Even LA defender Omar Gonzalez couldn't make up his mind on the call, saying: “Tonight maybe the second PK wasn't such a great call, but, hey, they went in our favor, and I can't ask for anything more than that. It was a great call by the referee.”
But who among us has not felt the sting of a match stolen by the confluence of a gutless, clueless and unqualified referee and a cheating disgrace for a human being?
It is what is is and likely always will be, and complaining about it would sound like sour grapes, which it very well might be.
On the other hand, a league like MLS, which has been trying for years to convince their paying customers that the league office has no particular bias in favor of the New York and Los Angeles clubs, might want to reconsider Tweeting, immediately after the match, that LA had demonstrated "The Mark of a Champion" in their glorious comeback victory:
Unless "The Mark of a Champion" is what many people might fairly consider "cheating, lying and exposing how incompetent our officials are", perhaps MLS might want to consider a different approach.
But like I said, I don't want to be accused of grinding a personal axe here, so you won't hear a word from me.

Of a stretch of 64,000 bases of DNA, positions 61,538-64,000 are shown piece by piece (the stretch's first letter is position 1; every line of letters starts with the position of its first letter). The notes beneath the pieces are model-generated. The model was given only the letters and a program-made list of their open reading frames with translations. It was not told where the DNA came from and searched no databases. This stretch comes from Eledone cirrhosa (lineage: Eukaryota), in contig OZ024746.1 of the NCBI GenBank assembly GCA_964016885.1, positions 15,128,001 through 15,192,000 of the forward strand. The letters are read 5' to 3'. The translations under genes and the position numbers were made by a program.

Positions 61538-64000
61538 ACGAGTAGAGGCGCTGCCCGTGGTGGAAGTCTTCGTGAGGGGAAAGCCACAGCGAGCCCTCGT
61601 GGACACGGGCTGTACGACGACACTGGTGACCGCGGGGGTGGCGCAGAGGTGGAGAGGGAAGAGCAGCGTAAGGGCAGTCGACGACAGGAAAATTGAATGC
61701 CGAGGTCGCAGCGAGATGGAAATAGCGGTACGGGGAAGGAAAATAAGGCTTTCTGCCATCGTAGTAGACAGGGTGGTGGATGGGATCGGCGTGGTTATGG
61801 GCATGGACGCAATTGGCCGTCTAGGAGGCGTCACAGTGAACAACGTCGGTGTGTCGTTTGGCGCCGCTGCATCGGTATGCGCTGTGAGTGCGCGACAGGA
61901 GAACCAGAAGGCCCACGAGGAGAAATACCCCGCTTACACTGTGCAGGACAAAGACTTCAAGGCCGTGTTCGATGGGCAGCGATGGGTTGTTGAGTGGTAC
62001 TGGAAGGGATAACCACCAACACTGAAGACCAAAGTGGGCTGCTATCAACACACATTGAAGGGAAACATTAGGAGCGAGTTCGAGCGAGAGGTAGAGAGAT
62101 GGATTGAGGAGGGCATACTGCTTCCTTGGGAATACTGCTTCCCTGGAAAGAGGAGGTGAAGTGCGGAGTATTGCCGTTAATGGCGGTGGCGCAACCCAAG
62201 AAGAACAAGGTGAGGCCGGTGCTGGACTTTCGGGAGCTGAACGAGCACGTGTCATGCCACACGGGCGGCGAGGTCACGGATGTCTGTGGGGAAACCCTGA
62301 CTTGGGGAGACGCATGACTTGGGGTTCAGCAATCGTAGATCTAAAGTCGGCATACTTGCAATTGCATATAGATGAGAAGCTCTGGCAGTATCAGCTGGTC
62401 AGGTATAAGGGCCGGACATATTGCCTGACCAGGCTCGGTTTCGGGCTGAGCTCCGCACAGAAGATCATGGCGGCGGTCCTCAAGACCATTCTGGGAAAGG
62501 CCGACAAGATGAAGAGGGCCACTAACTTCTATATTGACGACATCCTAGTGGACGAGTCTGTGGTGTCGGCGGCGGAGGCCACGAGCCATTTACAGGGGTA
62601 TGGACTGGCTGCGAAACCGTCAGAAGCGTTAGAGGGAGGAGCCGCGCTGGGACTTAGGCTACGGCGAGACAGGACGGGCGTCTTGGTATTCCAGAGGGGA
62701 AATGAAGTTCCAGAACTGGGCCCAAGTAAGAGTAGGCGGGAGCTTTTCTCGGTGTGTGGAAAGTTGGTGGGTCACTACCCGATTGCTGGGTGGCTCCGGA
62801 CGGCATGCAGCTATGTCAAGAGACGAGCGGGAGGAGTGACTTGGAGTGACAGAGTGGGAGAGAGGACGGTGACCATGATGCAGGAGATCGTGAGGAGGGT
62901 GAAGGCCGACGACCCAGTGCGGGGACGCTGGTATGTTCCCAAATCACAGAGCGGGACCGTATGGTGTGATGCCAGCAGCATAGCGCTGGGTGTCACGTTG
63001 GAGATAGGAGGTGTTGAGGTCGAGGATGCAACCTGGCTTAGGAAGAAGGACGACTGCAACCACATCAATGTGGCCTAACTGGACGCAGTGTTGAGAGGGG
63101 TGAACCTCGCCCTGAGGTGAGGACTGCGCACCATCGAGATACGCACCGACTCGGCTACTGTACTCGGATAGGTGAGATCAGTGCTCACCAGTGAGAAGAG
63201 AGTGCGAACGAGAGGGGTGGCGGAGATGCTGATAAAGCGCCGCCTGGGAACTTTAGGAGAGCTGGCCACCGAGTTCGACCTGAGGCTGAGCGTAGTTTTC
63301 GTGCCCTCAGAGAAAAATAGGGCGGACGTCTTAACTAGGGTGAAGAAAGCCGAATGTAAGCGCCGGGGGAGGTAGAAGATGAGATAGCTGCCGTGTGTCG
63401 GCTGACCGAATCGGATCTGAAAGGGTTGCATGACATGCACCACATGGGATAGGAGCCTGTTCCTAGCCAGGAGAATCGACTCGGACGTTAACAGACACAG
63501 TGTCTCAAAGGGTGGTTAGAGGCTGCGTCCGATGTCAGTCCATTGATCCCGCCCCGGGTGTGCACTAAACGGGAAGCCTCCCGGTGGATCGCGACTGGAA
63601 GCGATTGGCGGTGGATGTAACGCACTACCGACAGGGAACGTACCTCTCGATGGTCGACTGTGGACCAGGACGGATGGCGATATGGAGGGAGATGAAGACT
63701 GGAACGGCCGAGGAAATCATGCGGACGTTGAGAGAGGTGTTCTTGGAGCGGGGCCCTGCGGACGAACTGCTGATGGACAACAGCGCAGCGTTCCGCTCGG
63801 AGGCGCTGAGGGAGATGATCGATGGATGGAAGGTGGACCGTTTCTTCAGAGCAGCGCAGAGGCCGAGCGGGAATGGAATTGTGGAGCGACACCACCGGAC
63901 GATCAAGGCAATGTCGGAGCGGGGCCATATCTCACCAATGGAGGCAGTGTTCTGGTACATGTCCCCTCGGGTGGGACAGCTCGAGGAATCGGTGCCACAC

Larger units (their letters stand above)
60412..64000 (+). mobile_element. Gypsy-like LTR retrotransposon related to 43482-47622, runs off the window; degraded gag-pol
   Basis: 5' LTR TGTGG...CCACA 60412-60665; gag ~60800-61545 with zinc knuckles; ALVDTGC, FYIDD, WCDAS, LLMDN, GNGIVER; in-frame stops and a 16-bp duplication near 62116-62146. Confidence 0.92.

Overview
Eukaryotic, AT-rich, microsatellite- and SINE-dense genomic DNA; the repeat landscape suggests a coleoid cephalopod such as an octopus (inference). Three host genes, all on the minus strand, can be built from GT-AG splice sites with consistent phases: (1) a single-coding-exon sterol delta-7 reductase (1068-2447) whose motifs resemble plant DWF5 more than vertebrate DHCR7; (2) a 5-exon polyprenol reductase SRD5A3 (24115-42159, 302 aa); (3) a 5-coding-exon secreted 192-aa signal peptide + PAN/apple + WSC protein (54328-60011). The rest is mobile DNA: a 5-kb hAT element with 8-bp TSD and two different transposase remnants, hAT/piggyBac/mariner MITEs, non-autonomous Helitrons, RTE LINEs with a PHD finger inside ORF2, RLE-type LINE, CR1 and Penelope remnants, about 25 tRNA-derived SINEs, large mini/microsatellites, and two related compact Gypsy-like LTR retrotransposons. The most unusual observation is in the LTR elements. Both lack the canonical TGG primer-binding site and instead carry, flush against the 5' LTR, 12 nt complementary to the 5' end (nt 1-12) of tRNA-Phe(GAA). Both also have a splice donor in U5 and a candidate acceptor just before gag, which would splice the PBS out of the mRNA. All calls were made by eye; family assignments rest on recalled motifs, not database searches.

The question of whether New England will have to cancel the rest of their regularly scheduled home games this season might likewise be an apt topic.
It seems that the local politicians want Kraft to ante up $42,500 to cover their new insurance deductible for the policy which covers law enforcement personnel during an event.
Kraft Sports is refusing and if nothing is resolved by the close of business today they will not be allowed to play San Jose in Gilette Stadium on Saturday night.
But it would be much too tempting to point out that Kraft ought to be giddy at the opportunity to promote a team which, last anyone knew, does not now nor has it ever employed a player who stands accused of running around executing people in his spare time.
And that's just too cheap and easy.
Beg and plead all you want. Just not going there.
And finally, since I've been accused on more than one occasion of being unduly harsh on America's Sweetheart, Hope Solo, I'm not going to discuss her recent Twitter screwup which saw her sending out her home phone number to 670,000 people.
In a comically transparent effort to recover her pride - since after all, laughing at herself isn't exactly Hope - she tried to claim that it was all a sly. sophisticated ploy on her part:
You fools fall 4anything!Wanted to see how easy it was! Uhad my number but for a second! But say hello to my new phone & u ain't got that
Now if I were to comment on this incident I'd feel obliged to point out that Solo just called her most loyal and devoted fans "fools", an opinion which I'd be forced to admit that I heartily endorse.
Still, it's almost irresistible to not quote the follower whose response concluded:
"Can you give me Alex Morgan's number?"
And that's something that, surely, we can all agree about.